One critical driver of pay-as-you-go infrastructure is the desire to convert from a traditional capex model, built around large upfront investments in technology, to an opex model, based on monthly consumption of IT services, says Rob Makin, Executive Director, Worldwide Device-as-a-Service, for Lenovo’s International IDG Services business. The opex approach “is driving cost predictability, and during these pandemic times, cost has become exceptionally important to the business,” Makin says.
When deploying user devices through an aaS model, companies can access not just the hardware, but also supporting services and software that help IT administrators better deploy and manage the technology throughout its lifecycle via a predictable monthly fee, rather than a significant upfront capital investment.
The aaS model across an IT infrastructure also provides greater efficiency and simplicity, enabling CIOs to launch new initiatives without large up-front investment and then scaling as needed. In a long-term transformation project like an SAP S/4HANA implementation, the impact can be significant.
“In the past you would have had to buy all of your capacity up front regardless of how you are migrating and using it. But with pay-as-you-go you can just buy what you need in the beginning phases of the implementation and then grow and scale as you move forward,” says Dale Aultman, Vice President and General Manager for Lenovo’s International Infrastructure Services Group Services.
Demand is growing for consumption-based models for hardware in the enterprise. IDC estimates that worldwide annual recurring revenues from dedicated (local) cloud infrastructure-as-a-service offerings for compute and storage will increase from $138 million in 2020 to $14 billion in 2025, with a compound annual growth rate of 152%. For endpoint systems, the device-as-a-service market is expected to grow over the next five years at an annual rate of 43.2%, according to MarketsandMarkets.
“Consumption-driven pay-as-you-go options allow customers to better focus on business outcomes and shift much of the day-to-day technology refresh and system-level support responsibilities to the vendor or cloud service provider,” Mary Johnston Turner, IDC’s Research Vice President for the Future of Digital Infrastructure Agenda, wrote in the IDC Survey Spotlight.
As-a-service models saves money and improves resource allocation across the entire IT stack while also improving the experience for all stakeholders, from the IT admin to the end user. “The idea is to create something close to a mobile-phone experience. IT creates a service catalog. Employees choose the devices they want, open the box, switch on the device, and in 15 minutes all their apps are there,” Makin says. When a user is finished with a device, it can be securely wiped and sent back out into the field.
Reducing complexity is a top driver for aaS adoption. A multinational Fortune 200 company with 130,000 employees in 98 countries was dealing with an overwhelming array of vendors, a mix of capex and opex plans, and different SLAs across the globe. “It was like herding cats,” Makin says. In less than a year after moving to an aaS model, the organization has driven down its total cost of ownership significantly.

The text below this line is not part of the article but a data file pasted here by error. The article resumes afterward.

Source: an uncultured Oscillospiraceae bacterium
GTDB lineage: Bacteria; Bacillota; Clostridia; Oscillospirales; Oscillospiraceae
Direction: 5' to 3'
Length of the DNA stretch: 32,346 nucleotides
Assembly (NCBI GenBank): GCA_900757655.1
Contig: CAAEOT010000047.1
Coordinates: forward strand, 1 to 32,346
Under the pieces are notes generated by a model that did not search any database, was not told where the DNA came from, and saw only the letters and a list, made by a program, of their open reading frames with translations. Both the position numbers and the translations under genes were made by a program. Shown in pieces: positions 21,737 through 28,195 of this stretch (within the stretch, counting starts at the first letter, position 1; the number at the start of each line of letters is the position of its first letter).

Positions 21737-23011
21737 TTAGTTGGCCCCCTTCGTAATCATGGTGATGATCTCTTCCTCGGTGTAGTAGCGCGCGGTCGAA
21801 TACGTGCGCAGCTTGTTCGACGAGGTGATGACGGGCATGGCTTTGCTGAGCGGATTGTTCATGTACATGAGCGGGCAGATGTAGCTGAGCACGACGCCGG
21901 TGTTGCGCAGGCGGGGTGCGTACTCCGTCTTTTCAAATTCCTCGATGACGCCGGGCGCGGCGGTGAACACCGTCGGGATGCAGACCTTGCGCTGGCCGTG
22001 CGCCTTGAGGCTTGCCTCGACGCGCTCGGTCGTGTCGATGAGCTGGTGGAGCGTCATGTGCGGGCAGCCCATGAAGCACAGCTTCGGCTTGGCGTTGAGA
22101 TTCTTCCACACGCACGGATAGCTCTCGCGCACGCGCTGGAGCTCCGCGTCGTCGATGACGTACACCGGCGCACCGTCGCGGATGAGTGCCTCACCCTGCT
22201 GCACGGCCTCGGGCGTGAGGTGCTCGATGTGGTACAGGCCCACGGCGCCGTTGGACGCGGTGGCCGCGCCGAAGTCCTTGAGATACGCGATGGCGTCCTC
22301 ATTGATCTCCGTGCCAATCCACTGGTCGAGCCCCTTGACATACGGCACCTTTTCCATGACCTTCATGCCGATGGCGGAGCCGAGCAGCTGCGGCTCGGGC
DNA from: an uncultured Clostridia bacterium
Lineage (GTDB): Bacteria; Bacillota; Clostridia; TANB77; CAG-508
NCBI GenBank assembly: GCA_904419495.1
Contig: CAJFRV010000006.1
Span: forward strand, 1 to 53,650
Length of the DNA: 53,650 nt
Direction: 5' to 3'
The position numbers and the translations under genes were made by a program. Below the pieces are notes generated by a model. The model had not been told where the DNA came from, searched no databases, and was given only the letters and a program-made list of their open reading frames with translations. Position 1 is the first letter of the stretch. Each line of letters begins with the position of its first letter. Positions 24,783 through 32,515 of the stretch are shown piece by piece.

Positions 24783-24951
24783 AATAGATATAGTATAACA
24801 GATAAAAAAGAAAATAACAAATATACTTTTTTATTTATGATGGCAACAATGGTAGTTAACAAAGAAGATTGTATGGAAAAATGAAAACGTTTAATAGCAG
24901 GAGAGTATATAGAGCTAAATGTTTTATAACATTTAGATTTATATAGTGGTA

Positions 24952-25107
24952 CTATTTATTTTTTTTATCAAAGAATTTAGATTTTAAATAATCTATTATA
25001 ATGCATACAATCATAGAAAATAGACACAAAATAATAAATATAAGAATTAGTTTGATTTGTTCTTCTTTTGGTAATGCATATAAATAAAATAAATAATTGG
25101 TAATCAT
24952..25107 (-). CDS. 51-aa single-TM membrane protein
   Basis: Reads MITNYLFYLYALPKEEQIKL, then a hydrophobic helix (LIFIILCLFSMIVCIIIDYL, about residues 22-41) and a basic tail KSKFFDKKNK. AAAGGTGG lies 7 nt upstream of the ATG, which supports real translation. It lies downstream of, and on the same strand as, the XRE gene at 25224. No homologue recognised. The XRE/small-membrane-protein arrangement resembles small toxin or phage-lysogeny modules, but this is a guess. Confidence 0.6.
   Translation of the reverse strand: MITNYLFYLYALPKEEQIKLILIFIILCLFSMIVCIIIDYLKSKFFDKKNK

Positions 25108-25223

Obtaining hardware and software infrastructure as a service also lets IT workers tackle higher-value tasks rather than being bogged down by day-to-day chores. A pharmaceutical company in Latin America freed up 40% of their IT teams’ time and reduced the time it takes to create virtual machines by 98%. “Organizations are freeing up capital that can be invested into the core business, while enabling IT to focus on more business process tasks,” Aultman says.
Factors to consider
IT and business leaders can make the transition to an aaS model smoother by addressing some key considerations:
Managing cultural issues. Some IT staff might remember the days of outsourcing from 20 years ago and worry that shifting to aaS represents something similar. (It doesn’t.) Freeing up time and assigning IT staffers to focus on higher-end projects might involve reskilling or upskilling. Some will embrace this shift, but others might be hesitant. IT leaders need to work with staff to understand the motivation for the change and the opportunities it creates.
Setting realistic expectations about the cloud. Some companies assume that moving everything to the public cloud is a magic bullet that will save money. But most need a more nuanced blend of public and private cloud. “It’s not one size fits all,” Aultman says. Some organizations are learning the hard way: 27% of respondents in IDG’s 2020 Cloud Computing Survey said they’re moving some cloud-based applications and workloads back to their on-premises environments.
Reinventing outdated or inefficient workflows and processes. CIOs should view the shift to the aaS model as an inflection point during which they can change aspects of their operations rather than just moving the same processes to a new platform. Rethinking old ways of doing things can lead to better efficiencies that further justify the new approach.
Budget planning. Moving to IT as a service requires involvement from the CFO and finance department. In constructing a plan and building a case for changing, CIOs must analyze each aspect of the move and create a business plan with specific projections of the efficiencies and benefits to be gained.
Adopting an aaS model is an important part of modernizing and transforming a business, but it is as much a mindset shift as a technology shift. Business-oriented CIOs have an opportunity to create a new operating model for IT that is more flexible, scalable, and responsive to the needs of the business.